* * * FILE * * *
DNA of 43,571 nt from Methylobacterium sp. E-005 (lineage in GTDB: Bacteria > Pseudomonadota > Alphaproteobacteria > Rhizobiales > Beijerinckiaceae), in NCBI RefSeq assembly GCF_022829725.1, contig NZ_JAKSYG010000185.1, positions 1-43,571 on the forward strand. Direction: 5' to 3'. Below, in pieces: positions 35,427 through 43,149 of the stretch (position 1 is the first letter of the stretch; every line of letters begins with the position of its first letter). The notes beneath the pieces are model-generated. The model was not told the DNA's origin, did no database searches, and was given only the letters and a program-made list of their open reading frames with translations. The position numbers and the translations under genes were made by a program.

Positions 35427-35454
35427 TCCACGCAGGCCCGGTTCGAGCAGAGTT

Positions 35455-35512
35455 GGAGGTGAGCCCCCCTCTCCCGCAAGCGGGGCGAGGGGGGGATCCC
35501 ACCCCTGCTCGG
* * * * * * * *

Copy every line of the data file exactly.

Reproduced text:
DNA of 43,571 nt from Methylobacterium sp. E-005 (lineage in GTDB: Bacteria > Pseudomonadota > Alphaproteobacteria > Rhizobiales > Beijerinckiaceae), in NCBI RefSeq assembly GCF_022829725.1, contig NZ_JAKSYG010000185.1, positions 1-43,571 on the forward strand. Direction: 5' to 3'. Below, in pieces: positions 35,427 through 43,149 of the stretch (position 1 is the first letter of the stretch; every line of letters begins with the position of its first letter). The notes beneath the pieces are model-generated. The model was not told the DNA's origin, did no database searches, and was given only the letters and a program-made list of their open reading frames with translations. The position numbers and the translations under genes were made by a program.

Positions 35427-35454
35427 TCCACGCAGGCCCGGTTCGAGCAGAGTT

Positions 35455-35512
35455 GGAGGTGAGCCCCCCTCTCCCGCAAGCGGGGCGAGGGGGGGATCCC
35501 ACCCCTGCTCGG